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Zambia's Cholera outbreak spreads fear across Southern Africa

As Zambia struggles to contain a cholera outbreak that has killed at least 66 people across the country since October 2017, cases of cholera in Malawi and Tanzania are spreading fear in the southern part of the continent.

Zambia has already called in the army to support the ministry of health, postponed the schools calendar, constitutional hearings and political activities, in addition to closing down a number of businesses whose hygiene was wanting.

In neighbouring Malawi and Tanzania, the media has reported cases of cholera and the respective governments are putting in measures to protect their citizens.

Immigration Department says it has set aside strenuous measures on Malawi’s borders to ensure cholera does not spread further in Malawi.

“Immigrants suspected to have been infected are being screened and rendered with treatment,” said the Department’s spokesperson Joseph Chauwa.

Reports indicate that four people have died due to cholera in Malawi, since the start of the rainy season while 150 people have been hospitalised.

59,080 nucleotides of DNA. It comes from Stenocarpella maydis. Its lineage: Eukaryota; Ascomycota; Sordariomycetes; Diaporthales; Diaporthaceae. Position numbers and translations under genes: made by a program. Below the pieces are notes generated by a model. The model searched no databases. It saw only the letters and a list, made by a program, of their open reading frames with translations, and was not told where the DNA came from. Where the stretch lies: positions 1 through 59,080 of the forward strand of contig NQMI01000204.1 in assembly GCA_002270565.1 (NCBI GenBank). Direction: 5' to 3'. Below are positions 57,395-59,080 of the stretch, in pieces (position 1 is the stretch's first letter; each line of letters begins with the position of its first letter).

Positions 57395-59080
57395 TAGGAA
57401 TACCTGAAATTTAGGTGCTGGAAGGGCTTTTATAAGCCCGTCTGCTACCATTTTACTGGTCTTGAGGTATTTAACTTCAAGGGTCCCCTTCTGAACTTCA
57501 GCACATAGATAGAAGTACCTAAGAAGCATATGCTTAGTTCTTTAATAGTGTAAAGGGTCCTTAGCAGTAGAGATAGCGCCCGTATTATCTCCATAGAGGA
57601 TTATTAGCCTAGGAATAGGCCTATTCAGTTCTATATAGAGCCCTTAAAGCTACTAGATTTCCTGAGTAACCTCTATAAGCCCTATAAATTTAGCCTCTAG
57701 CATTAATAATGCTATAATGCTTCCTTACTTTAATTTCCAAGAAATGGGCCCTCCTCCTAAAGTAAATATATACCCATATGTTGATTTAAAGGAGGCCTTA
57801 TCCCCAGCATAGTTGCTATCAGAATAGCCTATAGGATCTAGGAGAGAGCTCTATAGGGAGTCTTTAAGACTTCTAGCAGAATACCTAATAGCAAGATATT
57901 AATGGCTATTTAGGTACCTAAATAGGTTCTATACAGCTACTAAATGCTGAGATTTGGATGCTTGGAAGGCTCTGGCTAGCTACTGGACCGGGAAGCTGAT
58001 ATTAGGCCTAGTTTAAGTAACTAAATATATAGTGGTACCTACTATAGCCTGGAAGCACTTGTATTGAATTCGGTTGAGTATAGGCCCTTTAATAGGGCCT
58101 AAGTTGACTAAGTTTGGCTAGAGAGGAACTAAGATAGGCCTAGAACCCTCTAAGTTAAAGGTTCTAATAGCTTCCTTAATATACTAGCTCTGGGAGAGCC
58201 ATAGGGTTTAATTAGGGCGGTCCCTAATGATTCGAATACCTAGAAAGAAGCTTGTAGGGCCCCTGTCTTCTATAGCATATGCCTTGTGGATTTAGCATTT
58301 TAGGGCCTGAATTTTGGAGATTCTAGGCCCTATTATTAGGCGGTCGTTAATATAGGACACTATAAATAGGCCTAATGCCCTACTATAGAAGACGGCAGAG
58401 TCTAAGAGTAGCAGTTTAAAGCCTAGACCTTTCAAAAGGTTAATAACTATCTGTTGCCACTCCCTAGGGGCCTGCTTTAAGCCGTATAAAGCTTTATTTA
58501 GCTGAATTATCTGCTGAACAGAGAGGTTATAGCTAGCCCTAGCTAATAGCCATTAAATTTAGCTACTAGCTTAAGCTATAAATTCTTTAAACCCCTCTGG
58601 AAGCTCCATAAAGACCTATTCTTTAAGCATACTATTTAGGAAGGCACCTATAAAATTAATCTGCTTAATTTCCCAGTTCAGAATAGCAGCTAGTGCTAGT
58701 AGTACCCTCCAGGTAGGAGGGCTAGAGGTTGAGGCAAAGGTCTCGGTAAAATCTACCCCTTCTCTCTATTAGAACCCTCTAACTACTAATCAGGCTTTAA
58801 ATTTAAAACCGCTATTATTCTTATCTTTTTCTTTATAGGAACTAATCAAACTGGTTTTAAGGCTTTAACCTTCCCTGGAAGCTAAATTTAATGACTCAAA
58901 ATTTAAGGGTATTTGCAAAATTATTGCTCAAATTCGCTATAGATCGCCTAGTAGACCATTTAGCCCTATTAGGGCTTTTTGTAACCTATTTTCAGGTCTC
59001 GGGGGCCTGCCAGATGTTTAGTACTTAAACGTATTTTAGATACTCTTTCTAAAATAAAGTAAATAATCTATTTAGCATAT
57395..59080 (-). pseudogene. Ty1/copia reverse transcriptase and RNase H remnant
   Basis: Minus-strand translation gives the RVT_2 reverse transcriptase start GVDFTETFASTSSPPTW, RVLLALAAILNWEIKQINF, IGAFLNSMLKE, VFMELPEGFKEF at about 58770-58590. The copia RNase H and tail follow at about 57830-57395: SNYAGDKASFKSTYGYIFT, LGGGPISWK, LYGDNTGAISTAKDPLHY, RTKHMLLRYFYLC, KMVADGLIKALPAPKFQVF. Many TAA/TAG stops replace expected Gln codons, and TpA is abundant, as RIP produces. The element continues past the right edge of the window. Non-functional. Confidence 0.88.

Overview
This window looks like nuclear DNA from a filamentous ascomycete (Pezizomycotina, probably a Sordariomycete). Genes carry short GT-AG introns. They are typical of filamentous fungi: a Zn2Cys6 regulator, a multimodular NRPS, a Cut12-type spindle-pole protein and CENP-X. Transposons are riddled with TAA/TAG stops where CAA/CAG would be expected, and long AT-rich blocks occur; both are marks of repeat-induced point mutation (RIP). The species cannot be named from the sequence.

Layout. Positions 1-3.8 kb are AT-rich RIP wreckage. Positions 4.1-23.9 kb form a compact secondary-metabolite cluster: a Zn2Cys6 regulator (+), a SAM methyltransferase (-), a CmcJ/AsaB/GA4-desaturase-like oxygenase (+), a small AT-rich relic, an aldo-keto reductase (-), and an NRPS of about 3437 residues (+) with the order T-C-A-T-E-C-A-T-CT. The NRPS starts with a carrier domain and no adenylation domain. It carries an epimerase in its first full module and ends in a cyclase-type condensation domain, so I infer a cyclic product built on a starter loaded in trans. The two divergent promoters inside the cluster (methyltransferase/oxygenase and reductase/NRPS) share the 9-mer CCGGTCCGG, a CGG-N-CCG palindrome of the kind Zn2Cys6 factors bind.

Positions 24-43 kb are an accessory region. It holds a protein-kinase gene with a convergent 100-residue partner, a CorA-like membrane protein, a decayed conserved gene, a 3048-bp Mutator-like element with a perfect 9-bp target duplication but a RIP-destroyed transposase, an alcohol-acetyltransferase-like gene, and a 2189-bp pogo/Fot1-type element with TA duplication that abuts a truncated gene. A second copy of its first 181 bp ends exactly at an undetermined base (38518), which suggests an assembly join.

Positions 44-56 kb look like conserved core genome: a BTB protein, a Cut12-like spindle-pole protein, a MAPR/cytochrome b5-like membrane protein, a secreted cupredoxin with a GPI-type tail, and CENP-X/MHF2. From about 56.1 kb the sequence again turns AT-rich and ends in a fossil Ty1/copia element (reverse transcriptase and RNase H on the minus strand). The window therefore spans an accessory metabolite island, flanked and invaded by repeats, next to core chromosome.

In Tanzania, authorities ordered an indefinite ban on fishing activity in Lake Rukwa, following a cholera outbreak in the area.

According to the Sumbawanga District Commissioner, eight people out of 165 hospitalised for suffering from cholera have died.

‘‘I order all activities related to fishing in and around the lake to stop. We must control the spread of this disease. People keep ignoring health rules including having good toilets and washing hands before and after eating,’‘he said.

In both countries; Malawi and Tanzania, medical workers have been urged to intensify education and sensitisation campaigns in the communities to curb the spread of the disease.

Meanwhile, the Namibian government on Monday this week imposed a provisionally ban on all perishable food, fruits and water imports from Zambia.

Health officials are on alert and have taken precautionary measures, including screening people entering Namibia from Zambia, said health officer Lempie Onesmus.

"When a person arrives, the health officer uses an infrared thermometer to check their body temperature. If the body temperature is too high, maybe 37 degrees, the device will ring as it has a programmed alarm. It also depends on what symptoms the person has. For instance, if that person has cholera, they will be vomiting and having diarrhoea," she explained.

Earlier in the week, Zambian ministry of home affairs suspended the issuance of passports, a measure believed to be part of efforts to restrict public gatherings as death toll from the cholera outbreak rises.

 

Cholera Prevention Sign Board 5268484475

Cholera prevention sign board in Zambia